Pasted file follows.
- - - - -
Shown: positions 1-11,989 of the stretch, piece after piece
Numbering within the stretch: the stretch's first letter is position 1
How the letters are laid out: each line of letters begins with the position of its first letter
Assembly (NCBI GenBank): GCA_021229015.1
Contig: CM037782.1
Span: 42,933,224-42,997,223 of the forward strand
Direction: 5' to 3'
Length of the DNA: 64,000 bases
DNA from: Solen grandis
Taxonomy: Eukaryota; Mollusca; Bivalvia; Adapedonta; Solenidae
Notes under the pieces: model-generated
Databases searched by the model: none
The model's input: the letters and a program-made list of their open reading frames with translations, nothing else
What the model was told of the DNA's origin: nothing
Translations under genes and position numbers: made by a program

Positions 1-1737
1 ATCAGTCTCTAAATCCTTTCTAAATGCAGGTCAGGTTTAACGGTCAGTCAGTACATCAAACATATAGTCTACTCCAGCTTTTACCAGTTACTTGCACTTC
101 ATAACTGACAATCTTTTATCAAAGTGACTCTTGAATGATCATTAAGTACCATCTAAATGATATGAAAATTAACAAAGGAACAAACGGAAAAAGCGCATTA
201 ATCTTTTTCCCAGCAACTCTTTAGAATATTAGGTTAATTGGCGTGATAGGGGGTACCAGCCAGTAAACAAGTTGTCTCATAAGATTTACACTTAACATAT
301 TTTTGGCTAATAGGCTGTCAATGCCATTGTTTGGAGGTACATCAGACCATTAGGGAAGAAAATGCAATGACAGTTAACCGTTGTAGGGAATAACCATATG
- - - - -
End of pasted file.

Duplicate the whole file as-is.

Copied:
Shown: positions 1-11,989 of the stretch, piece after piece
Numbering within the stretch: the stretch's first letter is position 1
How the letters are laid out: each line of letters begins with the position of its first letter
Assembly (NCBI GenBank): GCA_021229015.1
Contig: CM037782.1
Span: 42,933,224-42,997,223 of the forward strand
Direction: 5' to 3'
Length of the DNA: 64,000 bases
DNA from: Solen grandis
Taxonomy: Eukaryota; Mollusca; Bivalvia; Adapedonta; Solenidae
Notes under the pieces: model-generated
Databases searched by the model: none
The model's input: the letters and a program-made list of their open reading frames with translations, nothing else
What the model was told of the DNA's origin: nothing
Translations under genes and position numbers: made by a program

Positions 1-1737
1 ATCAGTCTCTAAATCCTTTCTAAATGCAGGTCAGGTTTAACGGTCAGTCAGTACATCAAACATATAGTCTACTCCAGCTTTTACCAGTTACTTGCACTTC
101 ATAACTGACAATCTTTTATCAAAGTGACTCTTGAATGATCATTAAGTACCATCTAAATGATATGAAAATTAACAAAGGAACAAACGGAAAAAGCGCATTA
201 ATCTTTTTCCCAGCAACTCTTTAGAATATTAGGTTAATTGGCGTGATAGGGGGTACCAGCCAGTAAACAAGTTGTCTCATAAGATTTACACTTAACATAT
301 TTTTGGCTAATAGGCTGTCAATGCCATTGTTTGGAGGTACATCAGACCATTAGGGAAGAAAATGCAATGACAGTTAACCGTTGTAGGGAATAACCATATG